David Bourget (Western Ontario)
David Chalmers (ANU, NYU)
Rafael De Clercq
Jack Alan Reynolds
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Philosophical Psychology 20 (3):309 – 327 (2007)
Since we explain behavior by ascribing intentional states to the agent, many philosophers have assumed that some guiding principle of folk psychology like [Intentional States and Actions] must be true. [Intentional States and Actions]: If A and B are different actions, then the agents performing them must differ in their intentional states at the time they are performed. Recent results in the physiology of vision present a prima facie problem for this principle. These results show that some visual information that guides spatial manipulation and fine motor control is unavailable for verbal report. Plausibly, this information is not consciously available to the agent, and as such, not available to inform the content of intentional states. Thus, it is hard to see how every difference in action is subject to intentional explanation, as [Intentional States and Actions] requires. I articulate the prima facie problem and argue that the most plausible solution requires us to reject [Intentional States and Actions].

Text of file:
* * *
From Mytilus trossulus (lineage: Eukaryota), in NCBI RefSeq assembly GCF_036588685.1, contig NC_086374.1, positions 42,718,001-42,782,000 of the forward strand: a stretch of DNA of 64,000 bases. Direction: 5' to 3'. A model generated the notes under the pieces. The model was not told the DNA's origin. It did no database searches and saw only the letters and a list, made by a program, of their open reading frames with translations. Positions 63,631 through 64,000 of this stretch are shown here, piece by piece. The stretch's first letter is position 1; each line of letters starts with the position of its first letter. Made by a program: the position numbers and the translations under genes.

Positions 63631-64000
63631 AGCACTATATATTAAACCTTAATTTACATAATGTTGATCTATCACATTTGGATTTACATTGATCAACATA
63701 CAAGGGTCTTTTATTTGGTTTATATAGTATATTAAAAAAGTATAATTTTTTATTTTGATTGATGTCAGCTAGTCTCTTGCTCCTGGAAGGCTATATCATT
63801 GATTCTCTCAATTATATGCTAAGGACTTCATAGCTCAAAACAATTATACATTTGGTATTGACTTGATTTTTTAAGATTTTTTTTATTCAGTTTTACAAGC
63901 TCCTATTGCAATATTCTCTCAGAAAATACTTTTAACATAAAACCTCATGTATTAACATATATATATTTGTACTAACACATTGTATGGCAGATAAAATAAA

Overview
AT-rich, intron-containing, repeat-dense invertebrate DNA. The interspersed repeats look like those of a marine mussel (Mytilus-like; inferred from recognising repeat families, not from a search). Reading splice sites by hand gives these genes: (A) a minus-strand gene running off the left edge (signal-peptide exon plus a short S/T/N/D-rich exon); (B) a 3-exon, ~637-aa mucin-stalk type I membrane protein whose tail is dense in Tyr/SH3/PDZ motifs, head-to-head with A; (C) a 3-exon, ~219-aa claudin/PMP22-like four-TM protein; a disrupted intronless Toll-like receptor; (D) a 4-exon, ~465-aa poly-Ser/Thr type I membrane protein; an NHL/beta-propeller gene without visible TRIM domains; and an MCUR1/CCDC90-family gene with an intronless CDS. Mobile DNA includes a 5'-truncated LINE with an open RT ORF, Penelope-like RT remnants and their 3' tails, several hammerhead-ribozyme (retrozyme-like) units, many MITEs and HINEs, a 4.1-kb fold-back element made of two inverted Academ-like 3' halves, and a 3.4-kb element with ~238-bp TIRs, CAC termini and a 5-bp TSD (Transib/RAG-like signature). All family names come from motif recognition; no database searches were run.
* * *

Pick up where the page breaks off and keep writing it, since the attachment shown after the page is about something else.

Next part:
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References found in this work BETA
David Hume (1739/2000). A Treatise of Human Nature. Oxford University Press.
Susan L. Hurley (1998). Consciousness in Action. Harvard University Press.
Paul M. Fitts (1954). The Information Capacity of the Human Motor System in Controlling the Amplitude of Movement. Journal of Experimental Psychology 47 (6):381.
Citations of this work BETA
Thor Grünbaum (2011). Commonsense Psychology, Dual Visual Streams, and the Individuation of Action. Philosophical Psychology 25 (1):25 - 47.
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